GLOBAL MARKETS-Bonds enjoy Fed rate cuts talk

BY Reuters | ECONOMIC | 11/29/23 03:52 AM EST


Two-year Treasury yields hit 4-month low


Euro zone sovereign bond yields fall


Euro STOXX 600 edges up


Dollar slides broadly; Gold hits 7-month high


Global stocks up almost 9% in November


China, Hong Kong stocks sink

(Updates prices to 0844 GMT)

By Tom Wilson and Tom Westbrook

LONDON/SINGAPORE, Nov 29 (Reuters) - Treasury yields and the dollar hit multi-month lows on Wednesday after a U.S. Federal Reserve official made fresh hints of interest rate cuts, while stocks were mixed globally.

Fed funds futures rallied on the remarks to price in more than hundred basis points (bps) of cuts in 2024 and a 40% chance they begin as soon as March. Two-year Treasury yields fell sharply and touched fresh lows in the Asia session.

The two-year yield hit its lowest since mid-July at 4.69% and the benchmark 10-year yield fell 6 bps to its lowest since September at 4.28%.

Euro zone sovereign bond yields also fell and markets increased bets on policy rate cuts after data from North Rhine-Westphalia, Germany's most populous state, supported expectations for a drop in German inflation.

The dollar was last down 0.1% at 147.33 yen, having earlier in the day traded at its lowest since Sept. 12 at 146.68. It touched a 3-1/2 month low at $1.1017 per euro .

Federal Reserve Governor Christopher Waller - an influential and previously hawkish voice at the U.S. central bank - told the American Enterprise Institute on Tuesday that rate cuts could begin in a matter of months, provided inflation keeps easing.

Waller's remark echoed earlier comments made by Fed Chair Jerome Powell.

"The U.S. remarks are instantly priced in," said Robert Alster, chief investment officer at Close Brothers Asset Management, adding that central banks in major economies across the world were starting to deliver "varying remarks" on inflation.

"The U.S. is dovish, the UK is neutral or on the fence, and the Europeans are to some extent quite hawkish."

European stocks edged up 0.1% in early trading, with Frankfurt shares leading gains after the German data.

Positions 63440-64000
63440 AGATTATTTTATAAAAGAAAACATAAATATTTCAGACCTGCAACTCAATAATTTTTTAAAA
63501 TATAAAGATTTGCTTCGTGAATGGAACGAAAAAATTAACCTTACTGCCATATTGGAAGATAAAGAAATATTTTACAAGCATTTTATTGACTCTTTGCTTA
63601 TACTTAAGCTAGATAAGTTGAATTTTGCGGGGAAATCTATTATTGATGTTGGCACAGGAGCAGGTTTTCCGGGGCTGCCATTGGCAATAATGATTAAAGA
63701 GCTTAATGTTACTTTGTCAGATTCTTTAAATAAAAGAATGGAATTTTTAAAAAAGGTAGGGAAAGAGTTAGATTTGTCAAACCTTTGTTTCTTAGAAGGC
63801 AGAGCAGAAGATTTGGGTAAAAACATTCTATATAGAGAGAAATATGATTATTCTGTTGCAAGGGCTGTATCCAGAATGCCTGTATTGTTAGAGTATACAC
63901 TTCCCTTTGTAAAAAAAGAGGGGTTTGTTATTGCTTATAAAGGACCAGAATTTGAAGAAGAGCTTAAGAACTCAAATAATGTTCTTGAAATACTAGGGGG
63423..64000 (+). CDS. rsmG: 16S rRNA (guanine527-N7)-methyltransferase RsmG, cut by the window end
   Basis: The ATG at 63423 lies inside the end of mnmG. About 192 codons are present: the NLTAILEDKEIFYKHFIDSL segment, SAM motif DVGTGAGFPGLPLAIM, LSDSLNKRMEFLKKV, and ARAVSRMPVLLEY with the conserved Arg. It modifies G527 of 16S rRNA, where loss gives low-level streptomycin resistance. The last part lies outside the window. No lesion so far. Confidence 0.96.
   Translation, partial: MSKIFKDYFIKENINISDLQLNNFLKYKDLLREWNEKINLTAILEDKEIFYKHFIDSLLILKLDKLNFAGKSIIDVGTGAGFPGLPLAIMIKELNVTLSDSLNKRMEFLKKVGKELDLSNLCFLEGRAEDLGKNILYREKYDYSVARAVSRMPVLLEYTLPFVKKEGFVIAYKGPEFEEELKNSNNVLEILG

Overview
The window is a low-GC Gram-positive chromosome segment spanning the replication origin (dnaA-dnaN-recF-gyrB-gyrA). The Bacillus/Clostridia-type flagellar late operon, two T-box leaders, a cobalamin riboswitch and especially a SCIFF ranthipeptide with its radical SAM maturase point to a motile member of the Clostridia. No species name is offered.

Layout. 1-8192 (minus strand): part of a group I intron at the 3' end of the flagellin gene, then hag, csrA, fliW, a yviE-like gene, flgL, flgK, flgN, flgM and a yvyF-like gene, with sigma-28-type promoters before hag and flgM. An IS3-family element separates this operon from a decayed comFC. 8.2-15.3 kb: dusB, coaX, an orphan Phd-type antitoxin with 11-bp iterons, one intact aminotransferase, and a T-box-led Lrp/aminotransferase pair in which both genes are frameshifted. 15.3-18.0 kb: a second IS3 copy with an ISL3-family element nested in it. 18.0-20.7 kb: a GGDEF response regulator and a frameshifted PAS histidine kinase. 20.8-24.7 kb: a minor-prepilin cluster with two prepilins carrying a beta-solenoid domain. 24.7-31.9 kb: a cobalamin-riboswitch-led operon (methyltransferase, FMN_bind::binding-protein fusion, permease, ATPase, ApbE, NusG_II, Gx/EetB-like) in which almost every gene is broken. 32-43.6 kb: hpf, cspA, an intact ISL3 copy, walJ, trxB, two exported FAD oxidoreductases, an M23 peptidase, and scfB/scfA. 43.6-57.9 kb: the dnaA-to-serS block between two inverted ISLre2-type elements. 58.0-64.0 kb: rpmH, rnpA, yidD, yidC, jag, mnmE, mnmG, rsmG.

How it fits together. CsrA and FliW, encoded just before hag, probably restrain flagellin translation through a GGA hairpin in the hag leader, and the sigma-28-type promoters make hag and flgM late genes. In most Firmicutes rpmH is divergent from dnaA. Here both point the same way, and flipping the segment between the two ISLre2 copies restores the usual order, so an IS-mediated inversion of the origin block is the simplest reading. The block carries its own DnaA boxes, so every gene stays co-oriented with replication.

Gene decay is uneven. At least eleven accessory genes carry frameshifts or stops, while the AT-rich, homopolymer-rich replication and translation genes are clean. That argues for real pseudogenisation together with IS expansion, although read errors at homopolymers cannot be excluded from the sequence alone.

The MSCI world equity index, which tracks shares in 47 countries, was flat and is on track for a gain of 8.7% this month, its best in three years.

Earlier, MSCI's broadest index of Asia-Pacific shares outside Japan briefly hit a one-week high, before weakness in Hong Kong tech shares dragged it to a 0.2% loss.

The New Zealand dollar was last up 0.9%, having blown past resistance to top 62 U.S. cents and make a four-month high. New Zealand's central bank on Wednesday slightly lifted its interest rate projections and warned hikes may not be over.

The euro, yen, sterling, Australian dollar, yuan, Swiss franc and a host of Asian emerging market currencies also made fresh multi-month peaks on the dollar, while gold shot to a seven-month high above $2,501 an ounce.


Waller's remarks extended what has been a two-week rally in stocks and bonds around the world since a benign U.S. inflation report two weeks ago -- except in China, where doubts about the economy and a deepening property crisis have investors downbeat.

"Surprisingly explicit," was how analysts at Deutsche Bank described the comments. "That was taken as another sign that the Fed were done hiking rates," they added in a note to clients.

Hong Kong's Hang Seng index fell 2.4%, and is down 0.4% so far in November. It hasn't posted a positive month since July.

Some analysts are wary that markets have run with parts of Fed officials' remarks -- flagging possible rate cuts -- even though the comments have been conditional on further declines in inflation and on financial conditions staying restrictive.

"Bets ought to be guided by conditionality that policy is appropriately tight, not indulged with abandon on over-confidence that Fed is done," said Mizuho economist Vishnu Varathan.

Elsewhere, Australian inflation eased by more than expected.

Brent crude futures steadied at $81.74 a barrel ahead of a crucial OPEC+ meeting on Thursday to decide output policy in the next months, but prices were set for a monthly drop.

In general the bond market is volatile, and fixed income securities carry interest rate risk. (As interest rates rise, bond prices usually fall, and vice versa. This effect is usually more pronounced for longer-term securities.) Fixed income securities also carry inflation risk and credit and default risks for both issuers and counterparties. Unlike individual bonds, most bond funds do not have a maturity date, so avoiding losses caused by price volatility by holding them until maturity is not possible.

Lower-quality debt securities generally offer higher yields, but also involve greater risk of default or price changes due to potential changes in the credit quality of the issuer. Any fixed income security sold or redeemed prior to maturity may be subject to loss.

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